Above these additions was a gilded bust of Jesus, a rather daring ornament in the Protestant reign of Elizabeth, when religious imagery was inherently suspicious. Although Sir Matthew was outwardly Protestant, he was almost certainly a secret Catholic like his father, brother and son.
Use the interactive image below to view these features.
A horse enthusiast
Matthew Arundell was a horse enthusiast. In his will of 1598 he pays particular attention to his horses, bequeathing one each to 20 friends and servants. These included fine animals such as a gelding (to be given to his executor Lord William Howard) and a horse called Otoman (to the leading statesman Sir Robert Cecil), as well as his ‘white spavined [decrepit] mare’ (bequeathed to George his cook). And his son, Thomas Arundell, was to have the ‘residue of my mares, horses, colts and geldings’.
The ruined stables at Old Wardour (now part of the private Old Wardour House, to the south of the castle) date to the 17th century, but there must also have been impressive earlier stables to house Sir Matthew’s collection.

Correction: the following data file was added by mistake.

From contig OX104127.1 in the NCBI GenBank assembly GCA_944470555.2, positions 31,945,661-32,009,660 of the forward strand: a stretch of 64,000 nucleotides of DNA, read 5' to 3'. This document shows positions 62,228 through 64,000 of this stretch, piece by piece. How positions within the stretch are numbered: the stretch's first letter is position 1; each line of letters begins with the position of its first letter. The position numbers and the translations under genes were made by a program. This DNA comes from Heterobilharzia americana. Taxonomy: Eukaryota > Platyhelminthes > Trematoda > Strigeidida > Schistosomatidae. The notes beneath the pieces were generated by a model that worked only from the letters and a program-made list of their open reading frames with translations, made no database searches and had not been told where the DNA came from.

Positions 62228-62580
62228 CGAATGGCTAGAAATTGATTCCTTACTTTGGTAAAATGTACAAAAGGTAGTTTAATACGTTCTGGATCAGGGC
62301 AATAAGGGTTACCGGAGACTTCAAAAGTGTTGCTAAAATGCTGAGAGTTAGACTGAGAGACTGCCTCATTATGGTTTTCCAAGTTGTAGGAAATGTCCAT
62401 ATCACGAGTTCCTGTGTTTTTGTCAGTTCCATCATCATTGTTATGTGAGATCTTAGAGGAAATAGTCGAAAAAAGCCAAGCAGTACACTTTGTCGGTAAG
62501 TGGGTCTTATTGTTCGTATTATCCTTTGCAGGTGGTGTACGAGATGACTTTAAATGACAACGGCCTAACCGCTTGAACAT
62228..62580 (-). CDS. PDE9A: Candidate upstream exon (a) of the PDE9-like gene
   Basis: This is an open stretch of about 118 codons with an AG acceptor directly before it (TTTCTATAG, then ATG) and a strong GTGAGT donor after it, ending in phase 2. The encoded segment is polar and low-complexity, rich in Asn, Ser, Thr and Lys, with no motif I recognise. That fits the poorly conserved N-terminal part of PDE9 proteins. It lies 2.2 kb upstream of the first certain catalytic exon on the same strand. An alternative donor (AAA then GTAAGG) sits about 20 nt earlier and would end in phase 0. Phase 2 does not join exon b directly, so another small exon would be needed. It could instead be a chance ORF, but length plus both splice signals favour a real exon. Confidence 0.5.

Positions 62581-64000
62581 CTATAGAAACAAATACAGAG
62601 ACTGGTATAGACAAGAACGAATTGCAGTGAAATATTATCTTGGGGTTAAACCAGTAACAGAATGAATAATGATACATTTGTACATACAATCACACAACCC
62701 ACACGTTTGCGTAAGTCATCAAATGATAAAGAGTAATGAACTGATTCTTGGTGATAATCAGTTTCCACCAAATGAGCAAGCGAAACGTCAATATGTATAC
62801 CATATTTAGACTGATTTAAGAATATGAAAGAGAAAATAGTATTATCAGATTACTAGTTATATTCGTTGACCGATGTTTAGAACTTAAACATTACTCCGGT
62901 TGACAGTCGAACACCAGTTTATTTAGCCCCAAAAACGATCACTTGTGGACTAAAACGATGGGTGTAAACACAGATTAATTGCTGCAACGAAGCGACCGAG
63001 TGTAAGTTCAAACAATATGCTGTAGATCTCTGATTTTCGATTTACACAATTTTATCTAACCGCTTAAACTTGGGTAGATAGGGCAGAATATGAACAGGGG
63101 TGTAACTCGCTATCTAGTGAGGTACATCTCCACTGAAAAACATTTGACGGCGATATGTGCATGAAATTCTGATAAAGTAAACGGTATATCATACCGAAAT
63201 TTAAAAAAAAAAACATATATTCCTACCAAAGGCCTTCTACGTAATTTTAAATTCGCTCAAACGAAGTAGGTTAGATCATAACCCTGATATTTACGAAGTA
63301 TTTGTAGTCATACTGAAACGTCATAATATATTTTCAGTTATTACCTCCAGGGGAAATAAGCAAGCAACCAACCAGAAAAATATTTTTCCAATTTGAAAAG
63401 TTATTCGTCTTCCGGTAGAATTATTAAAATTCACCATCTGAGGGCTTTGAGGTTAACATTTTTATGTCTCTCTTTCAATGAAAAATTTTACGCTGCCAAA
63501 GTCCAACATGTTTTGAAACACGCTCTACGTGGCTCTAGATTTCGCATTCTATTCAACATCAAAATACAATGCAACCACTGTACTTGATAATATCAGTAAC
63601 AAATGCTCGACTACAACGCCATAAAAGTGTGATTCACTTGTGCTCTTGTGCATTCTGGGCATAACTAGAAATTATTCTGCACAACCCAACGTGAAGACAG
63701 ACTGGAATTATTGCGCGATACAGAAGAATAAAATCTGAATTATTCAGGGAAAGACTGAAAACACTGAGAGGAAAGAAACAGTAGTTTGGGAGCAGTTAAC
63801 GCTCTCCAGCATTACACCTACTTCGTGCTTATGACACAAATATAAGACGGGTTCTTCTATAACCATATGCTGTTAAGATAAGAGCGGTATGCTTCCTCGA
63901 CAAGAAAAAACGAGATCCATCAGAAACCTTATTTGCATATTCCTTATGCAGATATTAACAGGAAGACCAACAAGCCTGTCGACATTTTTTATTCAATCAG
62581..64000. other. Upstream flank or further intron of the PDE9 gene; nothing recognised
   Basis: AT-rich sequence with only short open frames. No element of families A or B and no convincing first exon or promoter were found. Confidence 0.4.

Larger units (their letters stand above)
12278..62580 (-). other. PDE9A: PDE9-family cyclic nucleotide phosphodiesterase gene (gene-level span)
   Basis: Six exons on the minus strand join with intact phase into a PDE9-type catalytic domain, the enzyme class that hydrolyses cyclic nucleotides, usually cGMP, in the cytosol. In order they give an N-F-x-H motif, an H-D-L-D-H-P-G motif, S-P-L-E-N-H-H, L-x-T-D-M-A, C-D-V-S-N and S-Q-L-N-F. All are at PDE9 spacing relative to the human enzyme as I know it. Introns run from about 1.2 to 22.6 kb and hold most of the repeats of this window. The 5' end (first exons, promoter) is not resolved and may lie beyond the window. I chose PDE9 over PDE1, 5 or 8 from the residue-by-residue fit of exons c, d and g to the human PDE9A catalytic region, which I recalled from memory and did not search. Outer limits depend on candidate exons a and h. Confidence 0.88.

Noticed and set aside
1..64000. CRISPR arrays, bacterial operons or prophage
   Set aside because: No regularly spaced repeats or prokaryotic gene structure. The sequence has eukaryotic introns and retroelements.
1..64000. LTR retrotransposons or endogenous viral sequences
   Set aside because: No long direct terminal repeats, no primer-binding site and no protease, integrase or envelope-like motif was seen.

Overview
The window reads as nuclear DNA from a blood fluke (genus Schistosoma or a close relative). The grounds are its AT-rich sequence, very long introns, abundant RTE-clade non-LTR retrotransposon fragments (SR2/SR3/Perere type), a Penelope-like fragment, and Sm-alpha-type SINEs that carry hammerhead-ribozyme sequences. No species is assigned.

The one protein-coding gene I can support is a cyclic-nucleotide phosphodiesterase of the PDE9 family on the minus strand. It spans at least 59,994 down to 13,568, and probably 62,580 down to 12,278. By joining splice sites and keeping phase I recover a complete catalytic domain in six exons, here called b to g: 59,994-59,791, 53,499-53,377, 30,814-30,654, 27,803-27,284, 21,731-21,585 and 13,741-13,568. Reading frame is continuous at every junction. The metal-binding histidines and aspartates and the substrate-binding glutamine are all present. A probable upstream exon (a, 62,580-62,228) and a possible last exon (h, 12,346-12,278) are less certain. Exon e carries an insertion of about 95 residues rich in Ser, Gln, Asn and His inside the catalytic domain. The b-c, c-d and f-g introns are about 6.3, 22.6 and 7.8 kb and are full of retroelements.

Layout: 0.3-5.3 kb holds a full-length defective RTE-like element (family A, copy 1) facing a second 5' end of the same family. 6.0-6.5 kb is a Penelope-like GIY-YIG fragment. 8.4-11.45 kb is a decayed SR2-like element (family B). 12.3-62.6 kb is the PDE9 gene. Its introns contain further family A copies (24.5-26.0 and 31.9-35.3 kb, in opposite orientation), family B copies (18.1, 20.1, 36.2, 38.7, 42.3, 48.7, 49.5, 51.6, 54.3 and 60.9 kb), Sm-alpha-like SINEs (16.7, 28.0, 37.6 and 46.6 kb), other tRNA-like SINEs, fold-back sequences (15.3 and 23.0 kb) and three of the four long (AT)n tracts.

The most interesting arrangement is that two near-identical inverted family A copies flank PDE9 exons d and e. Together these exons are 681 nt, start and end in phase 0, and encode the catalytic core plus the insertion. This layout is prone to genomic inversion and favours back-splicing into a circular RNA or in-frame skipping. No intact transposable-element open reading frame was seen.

Civil War battleground
When a long struggle for power between king and Parliament culminated in the outbreak of civil war in 1642, many English men and women had to choose which side to support. Catholic families like the Arundells of Wardour were solidly on the side of Charles I. And so Thomas, 2nd Lord Arundell (c.1586–1643), joined the king in Oxford in spring 1643, leaving his wife, Lady Blanche Arundell (1583/4–1649), in charge of the castle.
On 2 May, the local Parliamentary commander Sir Edward Hungerford arrived at Wardour Castle intending to occupy it. But Blanche refused to surrender. For six days she and her small force of about 25 men resisted the siege, only surrendering after Hungerford threatened to blow up the castle. Her heroism was widely reported in Royalist broadside news-sheets, along with that of the maidservants who reloaded the defenders’ guns.